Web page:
Just for the record, I’ll mention those Mediterranean fish that Conseil and I barely glimpsed. There were whitish eels of the species Gymnotus fasciatus that passed like elusive wisps of steam, conger eels three to four meters long that were tricked out in green, blue, and yellow, three–foot hake with a liver that makes a dainty morsel, wormfish drifting like thin seaweed, sea robins that poets call lyrefish and seamen pipers and whose snouts have two jagged triangular plates shaped like old Homer’s lyre, swallowfish swimming as fast as the bird they’re named after, redheaded groupers whose dorsal fins are trimmed with filaments, some shad (spotted with black, gray, brown, blue, yellow, and green) that actually respond to tinkling handbells, splendid diamond–shaped turbot that were like aquatic pheasants with yellowish fins stippled in brown and the left topside mostly marbled in brown and yellow, finally schools of wonderful red mullet, real oceanic birds of paradise that ancient Romans bought for as much as 10,000 sesterces apiece, and which they killed at the table, so they could heartlessly watch it change color from cinnabar red when alive to pallid white when dead.
And as for other fish common to the Atlantic and Mediterranean, I was unable to observe miralets, triggerfish, puffers, seahorses, jewelfish, trumpetfish, blennies, gray mullet, wrasse, smelt, flying fish, anchovies, sea bream, porgies, garfish, or any of the chief representatives of the order Pleuronecta, such as sole, flounder, plaice, dab, and brill, simply because of the dizzying speed with which the Nautilus hustled through these opulent waters.
As for marine mammals, on passing by the mouth of the Adriatic Sea, I thought I recognized two or three sperm whales equipped with the single dorsal fin denoting the genus Physeter, some pilot whales from the genus Globicephalusexclusive to the Mediterranean, the forepart of the head striped with small distinct lines, and also a dozen seals with white bellies and black coats, known by the name monk seals and just as solemn as if they were three–meter Dominicans.
For his part, Conseil thought he spotted a turtle six feet wide and adorned with three protruding ridges that ran lengthwise. I was sorry to miss this reptile, because from Conseil’s description, I believe I recognized the leatherback turtle, a pretty rare species. For my part, I noted only some loggerhead turtles with long carapaces.
As for zoophytes, for a few moments I was able to marvel at a wonderful, orange–hued hydra from the genus Galeolaria that clung to the glass of our port panel; it consisted of a long, lean filament that spread out into countless branches and ended in the most delicate lace ever spun by the followers of Arachne. Unfortunately I couldn’t fish up this wonderful specimen, and surely no other Mediterranean zoophytes would have been offered to my gaze, if, on the evening of the 16th, the Nautilus hadn’t slowed down in an odd fashion. This was the situation.
By then we were passing between Sicily and the coast of Tunisia. In the cramped space between Cape Bon and the Strait of Messina, the sea bottom rises almost all at once. It forms an actual ridge with only seventeen meters of water remaining above it, while the depth on either side is 170 meters. Consequently, the Nautilus had to maneuver with caution so as not to bump into this underwater barrier.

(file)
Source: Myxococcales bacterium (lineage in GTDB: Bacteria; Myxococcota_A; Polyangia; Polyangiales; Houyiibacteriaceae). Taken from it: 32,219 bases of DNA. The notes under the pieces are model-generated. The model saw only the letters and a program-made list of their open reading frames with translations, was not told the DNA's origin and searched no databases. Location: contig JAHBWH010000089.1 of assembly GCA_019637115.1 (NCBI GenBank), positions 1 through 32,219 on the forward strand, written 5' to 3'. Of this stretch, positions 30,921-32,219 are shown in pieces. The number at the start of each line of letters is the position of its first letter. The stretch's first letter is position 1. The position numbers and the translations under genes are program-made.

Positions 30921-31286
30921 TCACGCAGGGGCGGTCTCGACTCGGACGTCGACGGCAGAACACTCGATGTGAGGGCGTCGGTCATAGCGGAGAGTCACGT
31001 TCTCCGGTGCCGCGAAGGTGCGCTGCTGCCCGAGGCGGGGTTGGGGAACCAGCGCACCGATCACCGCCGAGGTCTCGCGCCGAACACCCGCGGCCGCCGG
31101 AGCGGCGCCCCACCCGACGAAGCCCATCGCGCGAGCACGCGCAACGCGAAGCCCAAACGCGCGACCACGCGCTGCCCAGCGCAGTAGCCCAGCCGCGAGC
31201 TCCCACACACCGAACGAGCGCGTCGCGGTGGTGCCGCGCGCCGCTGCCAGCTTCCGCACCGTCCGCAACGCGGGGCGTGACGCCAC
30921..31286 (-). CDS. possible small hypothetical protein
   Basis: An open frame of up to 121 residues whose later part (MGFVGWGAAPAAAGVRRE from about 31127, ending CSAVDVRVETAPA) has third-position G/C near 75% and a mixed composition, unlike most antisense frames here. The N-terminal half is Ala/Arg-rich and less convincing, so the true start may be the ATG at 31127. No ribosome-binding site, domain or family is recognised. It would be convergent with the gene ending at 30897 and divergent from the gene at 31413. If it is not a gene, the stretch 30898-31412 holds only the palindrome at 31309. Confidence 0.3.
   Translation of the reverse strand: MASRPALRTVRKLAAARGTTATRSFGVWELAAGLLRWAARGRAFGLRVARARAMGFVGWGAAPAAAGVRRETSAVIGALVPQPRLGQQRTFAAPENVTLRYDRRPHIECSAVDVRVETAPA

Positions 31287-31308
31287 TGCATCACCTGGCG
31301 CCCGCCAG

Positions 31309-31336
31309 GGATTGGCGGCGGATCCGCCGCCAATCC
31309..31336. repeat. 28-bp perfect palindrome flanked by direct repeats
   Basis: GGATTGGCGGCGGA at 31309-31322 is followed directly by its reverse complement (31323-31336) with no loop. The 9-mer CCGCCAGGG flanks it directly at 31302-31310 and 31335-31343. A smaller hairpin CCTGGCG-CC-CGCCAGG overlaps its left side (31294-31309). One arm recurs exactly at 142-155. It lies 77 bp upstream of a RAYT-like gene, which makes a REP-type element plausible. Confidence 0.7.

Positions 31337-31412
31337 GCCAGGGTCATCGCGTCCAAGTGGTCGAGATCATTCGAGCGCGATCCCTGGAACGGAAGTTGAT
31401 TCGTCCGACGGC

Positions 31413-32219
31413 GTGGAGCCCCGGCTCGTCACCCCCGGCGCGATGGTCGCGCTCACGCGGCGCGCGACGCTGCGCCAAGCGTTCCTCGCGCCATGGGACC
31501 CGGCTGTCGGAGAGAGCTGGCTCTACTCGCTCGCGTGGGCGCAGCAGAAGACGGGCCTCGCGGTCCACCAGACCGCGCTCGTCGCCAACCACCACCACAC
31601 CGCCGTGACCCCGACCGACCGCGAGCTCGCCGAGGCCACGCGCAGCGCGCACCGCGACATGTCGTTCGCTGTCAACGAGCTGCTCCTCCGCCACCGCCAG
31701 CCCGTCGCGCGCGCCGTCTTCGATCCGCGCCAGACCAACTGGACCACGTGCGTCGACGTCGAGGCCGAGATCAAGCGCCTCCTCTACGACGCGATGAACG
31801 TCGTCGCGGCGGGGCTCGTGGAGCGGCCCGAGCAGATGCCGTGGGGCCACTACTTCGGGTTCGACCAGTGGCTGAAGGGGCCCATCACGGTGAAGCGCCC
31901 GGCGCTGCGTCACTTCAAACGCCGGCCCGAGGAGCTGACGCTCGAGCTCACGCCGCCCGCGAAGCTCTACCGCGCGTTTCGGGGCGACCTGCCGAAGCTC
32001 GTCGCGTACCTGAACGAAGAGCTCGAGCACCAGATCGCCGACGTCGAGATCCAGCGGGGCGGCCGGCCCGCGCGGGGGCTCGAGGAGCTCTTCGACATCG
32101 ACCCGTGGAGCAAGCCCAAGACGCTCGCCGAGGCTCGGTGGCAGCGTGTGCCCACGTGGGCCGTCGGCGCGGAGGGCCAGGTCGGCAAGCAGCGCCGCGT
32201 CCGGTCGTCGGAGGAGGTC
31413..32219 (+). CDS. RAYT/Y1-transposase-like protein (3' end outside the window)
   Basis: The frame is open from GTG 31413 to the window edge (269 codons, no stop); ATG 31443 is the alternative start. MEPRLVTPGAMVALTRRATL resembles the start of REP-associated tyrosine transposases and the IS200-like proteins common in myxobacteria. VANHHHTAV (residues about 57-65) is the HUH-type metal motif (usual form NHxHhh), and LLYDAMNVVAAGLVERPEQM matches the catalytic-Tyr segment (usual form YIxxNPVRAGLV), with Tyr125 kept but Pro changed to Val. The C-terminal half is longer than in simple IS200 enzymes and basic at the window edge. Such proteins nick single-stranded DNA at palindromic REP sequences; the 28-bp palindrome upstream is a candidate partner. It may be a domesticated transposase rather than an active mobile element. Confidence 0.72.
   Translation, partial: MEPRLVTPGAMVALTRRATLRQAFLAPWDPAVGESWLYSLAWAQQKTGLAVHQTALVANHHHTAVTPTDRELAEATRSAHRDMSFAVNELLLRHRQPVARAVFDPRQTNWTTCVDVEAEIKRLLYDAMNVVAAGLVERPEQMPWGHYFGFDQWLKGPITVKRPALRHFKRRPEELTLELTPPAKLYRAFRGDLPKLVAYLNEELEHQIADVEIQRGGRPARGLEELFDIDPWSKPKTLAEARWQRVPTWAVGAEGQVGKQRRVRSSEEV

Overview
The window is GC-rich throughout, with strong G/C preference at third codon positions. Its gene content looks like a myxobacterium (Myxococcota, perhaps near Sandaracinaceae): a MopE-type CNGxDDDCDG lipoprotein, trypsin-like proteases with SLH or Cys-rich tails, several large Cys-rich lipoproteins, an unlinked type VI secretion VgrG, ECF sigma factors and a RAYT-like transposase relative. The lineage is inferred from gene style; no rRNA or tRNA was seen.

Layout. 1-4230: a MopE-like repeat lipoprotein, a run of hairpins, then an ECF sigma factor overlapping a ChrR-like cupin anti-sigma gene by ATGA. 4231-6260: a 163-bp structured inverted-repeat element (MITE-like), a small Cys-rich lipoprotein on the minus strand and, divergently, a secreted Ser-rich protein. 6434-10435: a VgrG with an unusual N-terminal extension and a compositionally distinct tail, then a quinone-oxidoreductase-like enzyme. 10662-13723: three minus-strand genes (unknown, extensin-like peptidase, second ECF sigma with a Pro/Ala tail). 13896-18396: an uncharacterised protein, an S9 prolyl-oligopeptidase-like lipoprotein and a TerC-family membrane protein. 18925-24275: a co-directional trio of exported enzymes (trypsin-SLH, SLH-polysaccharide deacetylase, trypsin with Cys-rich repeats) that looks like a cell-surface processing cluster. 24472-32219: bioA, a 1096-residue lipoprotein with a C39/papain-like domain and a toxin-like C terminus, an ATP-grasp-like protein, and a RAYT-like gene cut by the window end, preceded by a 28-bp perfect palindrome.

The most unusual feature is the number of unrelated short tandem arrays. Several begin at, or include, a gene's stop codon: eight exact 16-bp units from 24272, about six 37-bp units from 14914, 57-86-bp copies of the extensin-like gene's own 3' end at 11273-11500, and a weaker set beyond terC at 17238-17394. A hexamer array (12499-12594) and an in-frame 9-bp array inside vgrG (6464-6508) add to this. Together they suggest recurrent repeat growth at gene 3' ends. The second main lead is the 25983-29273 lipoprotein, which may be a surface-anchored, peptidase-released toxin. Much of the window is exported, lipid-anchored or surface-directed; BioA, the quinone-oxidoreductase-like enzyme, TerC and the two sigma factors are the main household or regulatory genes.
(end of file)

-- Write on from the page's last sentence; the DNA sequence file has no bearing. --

I showed Conseil the position of this long reef on our chart of the Mediterranean.
“But with all due respect to Master,” Conseil ventured to observe, “it’s like an actual isthmus connecting Europe to Africa.”
“Yes, my boy,” I replied, “it cuts across the whole Strait of Sicily, and Smith’s soundings prove that in the past, these two continents were genuinely connected between Cape Boeo and Cape Farina.”
“I can easily believe it,” Conseil said.
“I might add,” I went on, “that there’s a similar barrier between Gibraltar and Ceuta, and in prehistoric times it closed off the Mediterranean completely.”
“Gracious!” Conseil put in. “Suppose one day some volcanic upheaval raises these two barriers back above the waves!”
“That’s most unlikely, Conseil.”
“If Master will allow me to finish, I mean that if this phenomenon occurs, it might prove distressing to Mr. de Lesseps, who has gone to such pains to cut through his isthmus!”
“Agreed, but I repeat, Conseil: such a phenomenon won’t occur. The intensity of these underground forces continues to diminish. Volcanoes were quite numerous in the world’s early days, but they’re going extinct one by one; the heat inside the earth is growing weaker, the temperature in the globe’s lower strata is cooling appreciably every century, and to our globe’s detriment, because its heat is its life.”
“But the sun—”
“The sun isn’t enough, Conseil. Can it restore heat to a corpse?”
“Not that I’ve heard.”
“Well, my friend, someday the earth will be just such a cold corpse. Like the moon, which long ago lost its vital heat, our globe will become lifeless and unlivable.”
“In how many centuries?” Conseil asked.
“In hundreds of thousands of years, my boy.”
“Then we have ample time to finish our voyage,” Conseil replied, “if Ned Land doesn’t mess things up!”
Thus reassured, Conseil went back to studying the shallows that the Nautilus was skimming at moderate speed.
On the rocky, volcanic seafloor, there bloomed quite a collection of moving flora: sponges, sea cucumbers, jellyfish called sea gooseberries that were adorned with reddish tendrils and gave off a subtle phosphorescence, members of the genus Beroe that are commonly known by the name melon jellyfish and are bathed in the shimmer of the whole solar spectrum, free–swimming crinoids one meter wide that reddened the waters with their crimson hue, treelike basket stars of the greatest beauty, sea fans from the genus Pavonacea with long stems, numerous edible sea urchins of various species, plus green sea anemones with a grayish trunk and a brown disk lost beneath the olive–colored tresses of their tentacles.